Flea market fans follow bargains indoors

Summer move from Safa Park to hotel ballroom keeps sellers and shoppers cool while the bargains remain hot.

DUBAI, UNITED ARAB EMIRATES, July 17: People buying different items in the flea market held at Jumeirah ballroom in Crowne Plaza hotel in Dubai. (Pawan Singh / The National) For News. Story by Leah

DUBAI // It takes more than sizzling temperatures to put off the city's bargain hunters, as they showed yesterday when they flocked to the Dubai Flea Market before it had even opened. Organisers of the popular second-hand sale, which has moved indoors to the Crowne Plaza hotel's Jumeirah Ballroom for the summer, estimated that about 150 shoppers were queuing at the doors before the market's 10am start, in a bid to snap up the best buys.

"The weather does not seem to be affecting people's desire to buy and exhibit," said Gavin Morlini, one of the organisers, who began setting up for the event at 4am. "We have more than 120 exhibitors, and while the number of visitors is not going to be as high as at Safa Park, there were queues. The hotel staff were ushering people in 10 at a time so that the lifts didn't get crowded." The market began in spring 2008. It is held at least once a month, regularly attracting large crowds of Emirati and expatriate shoppers keen to snap up a good deal.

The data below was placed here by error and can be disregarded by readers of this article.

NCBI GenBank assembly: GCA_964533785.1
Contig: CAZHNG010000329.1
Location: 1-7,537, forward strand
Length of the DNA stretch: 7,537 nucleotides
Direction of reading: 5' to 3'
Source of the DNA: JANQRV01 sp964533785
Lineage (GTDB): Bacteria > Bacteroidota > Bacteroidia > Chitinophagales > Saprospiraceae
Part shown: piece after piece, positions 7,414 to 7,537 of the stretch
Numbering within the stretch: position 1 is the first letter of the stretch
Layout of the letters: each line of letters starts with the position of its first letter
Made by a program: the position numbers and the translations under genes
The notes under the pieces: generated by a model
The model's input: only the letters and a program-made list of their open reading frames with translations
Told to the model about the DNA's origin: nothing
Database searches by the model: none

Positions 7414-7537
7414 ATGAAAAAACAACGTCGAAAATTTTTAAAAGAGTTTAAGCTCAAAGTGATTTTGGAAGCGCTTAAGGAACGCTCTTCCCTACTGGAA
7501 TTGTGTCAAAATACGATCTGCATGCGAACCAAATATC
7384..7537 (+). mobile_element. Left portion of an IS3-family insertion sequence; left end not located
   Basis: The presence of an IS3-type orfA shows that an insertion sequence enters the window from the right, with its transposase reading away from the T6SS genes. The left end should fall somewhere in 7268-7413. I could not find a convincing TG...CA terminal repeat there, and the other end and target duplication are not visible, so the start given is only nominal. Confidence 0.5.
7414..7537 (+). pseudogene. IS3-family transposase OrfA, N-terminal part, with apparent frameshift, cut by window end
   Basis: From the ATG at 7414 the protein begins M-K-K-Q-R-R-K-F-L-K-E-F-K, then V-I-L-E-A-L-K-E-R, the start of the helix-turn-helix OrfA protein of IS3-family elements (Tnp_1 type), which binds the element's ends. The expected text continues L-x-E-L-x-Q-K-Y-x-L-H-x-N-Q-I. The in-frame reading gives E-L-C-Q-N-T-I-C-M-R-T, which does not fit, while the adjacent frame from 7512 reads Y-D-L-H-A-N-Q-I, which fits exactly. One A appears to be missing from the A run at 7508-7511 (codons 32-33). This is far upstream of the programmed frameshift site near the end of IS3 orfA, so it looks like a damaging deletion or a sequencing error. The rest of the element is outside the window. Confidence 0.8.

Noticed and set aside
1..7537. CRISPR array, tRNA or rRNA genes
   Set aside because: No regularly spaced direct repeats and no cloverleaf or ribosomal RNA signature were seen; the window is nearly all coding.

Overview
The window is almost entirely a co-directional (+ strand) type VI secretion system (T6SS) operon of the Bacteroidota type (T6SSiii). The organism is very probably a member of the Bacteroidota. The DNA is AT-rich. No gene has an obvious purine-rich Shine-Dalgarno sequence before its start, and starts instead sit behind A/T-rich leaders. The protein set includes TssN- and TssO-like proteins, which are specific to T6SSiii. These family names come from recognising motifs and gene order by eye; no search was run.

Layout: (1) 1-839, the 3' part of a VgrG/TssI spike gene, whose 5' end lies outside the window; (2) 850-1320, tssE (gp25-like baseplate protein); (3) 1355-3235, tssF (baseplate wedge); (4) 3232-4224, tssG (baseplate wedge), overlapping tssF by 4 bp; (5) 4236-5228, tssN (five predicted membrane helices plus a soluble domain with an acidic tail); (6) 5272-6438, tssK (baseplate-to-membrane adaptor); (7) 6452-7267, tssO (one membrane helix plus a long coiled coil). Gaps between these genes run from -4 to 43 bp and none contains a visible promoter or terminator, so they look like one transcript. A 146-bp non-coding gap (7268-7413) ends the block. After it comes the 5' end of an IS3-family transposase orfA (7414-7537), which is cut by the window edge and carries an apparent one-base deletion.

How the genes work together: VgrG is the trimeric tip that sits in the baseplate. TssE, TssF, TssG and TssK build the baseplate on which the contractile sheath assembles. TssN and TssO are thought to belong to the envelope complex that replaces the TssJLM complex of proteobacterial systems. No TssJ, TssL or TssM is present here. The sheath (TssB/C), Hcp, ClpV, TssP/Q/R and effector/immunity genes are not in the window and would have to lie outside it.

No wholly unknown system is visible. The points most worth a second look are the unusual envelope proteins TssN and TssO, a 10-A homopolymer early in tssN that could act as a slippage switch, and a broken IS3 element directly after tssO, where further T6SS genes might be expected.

Items for sale include second-hand electrical appliances, clothing, shoes, bags, books, DVDs and jewellery, as well as original handicrafts made by local jewellery and clothes designers. On the staircase, families carried boxes and large jute bags filled with goodies past determined-looking shoppers heading towards the bustling ballroom, where rows of exhibitors were busy haggling with shoppers. Some stalls, such as the one run by Joanna Serrano, a 28-year-old flight attendant from the Philippines, were all but empty. "I think I have made more than Dh500," she said. "I was selling dresses and accessories, shoes and bags, at around Dh10 or Dh15 each." Ms Serrano is moving to Las Vegas and wanted to see other people, particularly compatriots, benefit from the things she could not take with her. "I am happy for them to be able to use the stuff I cannot take with me. I pick up things from different places while travelling," she said. One Filipina benefiting from the sale, Cristina Iscala, 35, said she and her husband no longer bought from malls. "The clothes are good quality and the prices are good," she said. "I bought the complete Prison Break box set for Dh30 the last time, and other series. "We still go to the malls, but just to see the brands. I see shopping here as an achievement, when I get something I know costs much more at the malls." Salil Kadam, his wife, Vaijayanti, and son, Dhruv, juggled several large bags filled with buys as they walked around the hall. It was their sixth visit to the market. "It's worth coming for the bargains," Mr Kadam, 34, said. "We mostly buy household items and toys. The last time we bought some nice mirrors and a cupboard, for somewhere in the region of Dh30. They had rarely been used and were in very good condition." Zoran Dragacevic, the managing director of an electronics company, watched from the sidelines as one of his three sons haggled with a shopper over the price of two children's books. "I brought my kids," he said, with a smile. "They want pocket money, the crisis is here and they have to learn the value of money." As his son sold two books for Dh20, Mr Dragacevic said: "He is selling his stuff in order to buy more things. It has been very busy. Now we are going to go home, divide up the money and see what they want to buy with it." Details of the next market can be found at www.dubai-fleamarket.com loatway@thenational.ae